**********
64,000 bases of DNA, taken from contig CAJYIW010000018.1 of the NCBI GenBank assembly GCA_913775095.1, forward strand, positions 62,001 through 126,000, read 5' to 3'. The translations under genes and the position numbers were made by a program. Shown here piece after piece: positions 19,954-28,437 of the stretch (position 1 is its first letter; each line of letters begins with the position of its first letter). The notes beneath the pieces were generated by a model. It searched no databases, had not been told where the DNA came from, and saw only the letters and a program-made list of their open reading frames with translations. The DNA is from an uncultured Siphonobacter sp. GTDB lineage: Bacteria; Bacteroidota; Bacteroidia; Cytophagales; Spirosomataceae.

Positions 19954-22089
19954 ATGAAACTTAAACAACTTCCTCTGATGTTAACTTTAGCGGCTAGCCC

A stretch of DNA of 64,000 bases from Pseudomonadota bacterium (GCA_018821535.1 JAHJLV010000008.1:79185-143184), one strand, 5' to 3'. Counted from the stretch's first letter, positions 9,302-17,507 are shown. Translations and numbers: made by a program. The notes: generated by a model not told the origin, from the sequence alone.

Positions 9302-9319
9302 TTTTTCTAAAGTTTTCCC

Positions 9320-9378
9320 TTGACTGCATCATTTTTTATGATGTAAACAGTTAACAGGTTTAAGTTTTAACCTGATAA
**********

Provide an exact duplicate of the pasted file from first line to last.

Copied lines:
64,000 bases of DNA, taken from contig CAJYIW010000018.1 of the NCBI GenBank assembly GCA_913775095.1, forward strand, positions 62,001 through 126,000, read 5' to 3'. The translations under genes and the position numbers were made by a program. Shown here piece after piece: positions 19,954-28,437 of the stretch (position 1 is its first letter; each line of letters begins with the position of its first letter). The notes beneath the pieces were generated by a model. It searched no databases, had not been told where the DNA came from, and saw only the letters and a program-made list of their open reading frames with translations. The DNA is from an uncultured Siphonobacter sp. GTDB lineage: Bacteria; Bacteroidota; Bacteroidia; Cytophagales; Spirosomataceae.

Positions 19954-22089
19954 ATGAAACTTAAACAACTTCCTCTGATGTTAACTTTAGCGGCTAGCCC

A stretch of DNA of 64,000 bases from Pseudomonadota bacterium (GCA_018821535.1 JAHJLV010000008.1:79185-143184), one strand, 5' to 3'. Counted from the stretch's first letter, positions 9,302-17,507 are shown. Translations and numbers: made by a program. The notes: generated by a model not told the origin, from the sequence alone.

Positions 9302-9319
9302 TTTTTCTAAAGTTTTCCC

Positions 9320-9378
9320 TTGACTGCATCATTTTTTATGATGTAAACAGTTAACAGGTTTAAGTTTTAACCTGATAA